According to London press reports, a negotiating agreement reached at expert level negotiations on the conditions for extinction of British membership of the EU made the United Kingdom fulfill its financial obligations with the European Union, but the specific amount is expected to be known only in the distant future. The British Ministry of Finance rated media reports on Wednesday as “guesses”.
According to the Financial Times report Wednesday, London has agreed to fully meet its EU payment obligations to the extent to be determined by Brussels.
According to diplomats pointing to the name of the London daily Economic News, the two sides are of the opinion that no final agreement is needed now, but the British government wants to avoid having to pay a single bigger amount. Instead, London develops a mechanism to calculate payments in the coming years as the specific commitments become actual.
On the basis of this model, for example, the British Government’s contribution to the UK’s contribution to the payment of EU staff pension payments would be paid on an annual basis. This also means that the final amount of the “Brexit account” will only be known when the last EU employee retired who is to be financially liable for his retirement under the commitments previously undertaken, and which is certainly decades – is in the Financial Times report.
According to the diplomatic sources of the paper, these financial obligations extending over the decades may amount to up to EUR 100 billion, but the net UK payments, which will offset UK payments, would not reach half of that amount.
According to other media reports from Wednesday, the final net bill may be between 50 and 65 billion euros.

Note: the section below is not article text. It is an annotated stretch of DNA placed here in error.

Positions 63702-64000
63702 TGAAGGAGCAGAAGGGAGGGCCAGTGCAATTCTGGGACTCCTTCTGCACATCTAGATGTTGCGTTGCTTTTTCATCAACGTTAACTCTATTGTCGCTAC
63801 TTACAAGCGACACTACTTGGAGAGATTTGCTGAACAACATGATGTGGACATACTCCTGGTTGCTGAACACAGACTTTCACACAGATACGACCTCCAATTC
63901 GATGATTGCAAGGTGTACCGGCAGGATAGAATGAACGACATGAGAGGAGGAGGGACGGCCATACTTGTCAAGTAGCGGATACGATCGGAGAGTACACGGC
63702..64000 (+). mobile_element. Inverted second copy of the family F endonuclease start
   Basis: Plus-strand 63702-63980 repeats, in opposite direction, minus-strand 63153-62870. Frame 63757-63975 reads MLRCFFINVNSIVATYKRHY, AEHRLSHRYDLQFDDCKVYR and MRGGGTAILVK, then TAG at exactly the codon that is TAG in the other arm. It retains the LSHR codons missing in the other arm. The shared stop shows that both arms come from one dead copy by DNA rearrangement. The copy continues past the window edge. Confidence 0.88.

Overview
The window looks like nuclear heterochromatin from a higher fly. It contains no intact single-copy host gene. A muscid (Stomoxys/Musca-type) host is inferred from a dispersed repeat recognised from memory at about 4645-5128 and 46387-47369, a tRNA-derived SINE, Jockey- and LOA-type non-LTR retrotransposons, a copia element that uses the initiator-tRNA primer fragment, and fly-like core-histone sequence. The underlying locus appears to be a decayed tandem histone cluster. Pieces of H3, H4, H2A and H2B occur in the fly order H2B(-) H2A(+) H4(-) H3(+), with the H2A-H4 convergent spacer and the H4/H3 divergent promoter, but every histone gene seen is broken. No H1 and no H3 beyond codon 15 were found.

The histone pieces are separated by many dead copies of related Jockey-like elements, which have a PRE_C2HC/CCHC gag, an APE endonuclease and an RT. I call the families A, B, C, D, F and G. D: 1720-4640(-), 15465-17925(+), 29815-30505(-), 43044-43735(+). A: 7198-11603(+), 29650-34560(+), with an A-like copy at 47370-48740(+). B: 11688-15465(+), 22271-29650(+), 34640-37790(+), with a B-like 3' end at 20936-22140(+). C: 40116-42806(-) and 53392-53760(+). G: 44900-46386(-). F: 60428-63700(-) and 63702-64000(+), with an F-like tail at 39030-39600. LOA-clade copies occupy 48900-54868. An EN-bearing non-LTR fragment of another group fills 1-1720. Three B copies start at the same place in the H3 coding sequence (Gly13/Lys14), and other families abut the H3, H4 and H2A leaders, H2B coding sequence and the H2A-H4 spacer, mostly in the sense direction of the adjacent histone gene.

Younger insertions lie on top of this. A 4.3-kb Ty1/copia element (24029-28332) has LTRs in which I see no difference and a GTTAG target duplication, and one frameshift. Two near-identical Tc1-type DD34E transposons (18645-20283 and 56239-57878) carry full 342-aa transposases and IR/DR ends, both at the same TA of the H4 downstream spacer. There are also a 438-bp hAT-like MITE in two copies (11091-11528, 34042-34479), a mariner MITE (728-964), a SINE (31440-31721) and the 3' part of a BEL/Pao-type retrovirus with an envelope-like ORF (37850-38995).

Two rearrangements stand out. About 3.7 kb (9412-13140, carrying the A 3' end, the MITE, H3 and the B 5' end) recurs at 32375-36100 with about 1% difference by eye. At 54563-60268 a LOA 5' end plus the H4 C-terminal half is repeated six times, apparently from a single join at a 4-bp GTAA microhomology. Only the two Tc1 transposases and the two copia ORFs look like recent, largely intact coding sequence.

British Deputy Finance Minister Liz Truss in the Wednesday afternoon debate at the London House of Commons, responding to the opposition report on press reports, described the news of the deal as “mere media screening”. According to Truss, the government will “inform the House if there are new details that can be counted.”
He added that the only concrete and well-known sum of money is currently the 3.7 billion-euro budget fund set by the Treasury Department to prepare the British economy for “any possible outcomes of exit negotiations”.
However, the British financial debt to the European Union is nevertheless one of the pivotal issues in which the EU is of the view that substantive progress has to be made in order to continue the negotiations in the Brexit negotiations with the current phase of determining the British conditionality of British exit after-trade relations – first and foremost on trade relations.
London would like to see it happen at the EU summit in December, but the European Commission will actually need to make real progress in guaranteeing the future entitlements of foreign EU citizens and to develop a border control system between the Republic of Ireland and Northern Ireland.
British Prime Minister Theresa May has recently said that he would not want Britain’s EU partners to fear that they would have to pay more or less to the European Union budget because of the cessation of British membership of the EU.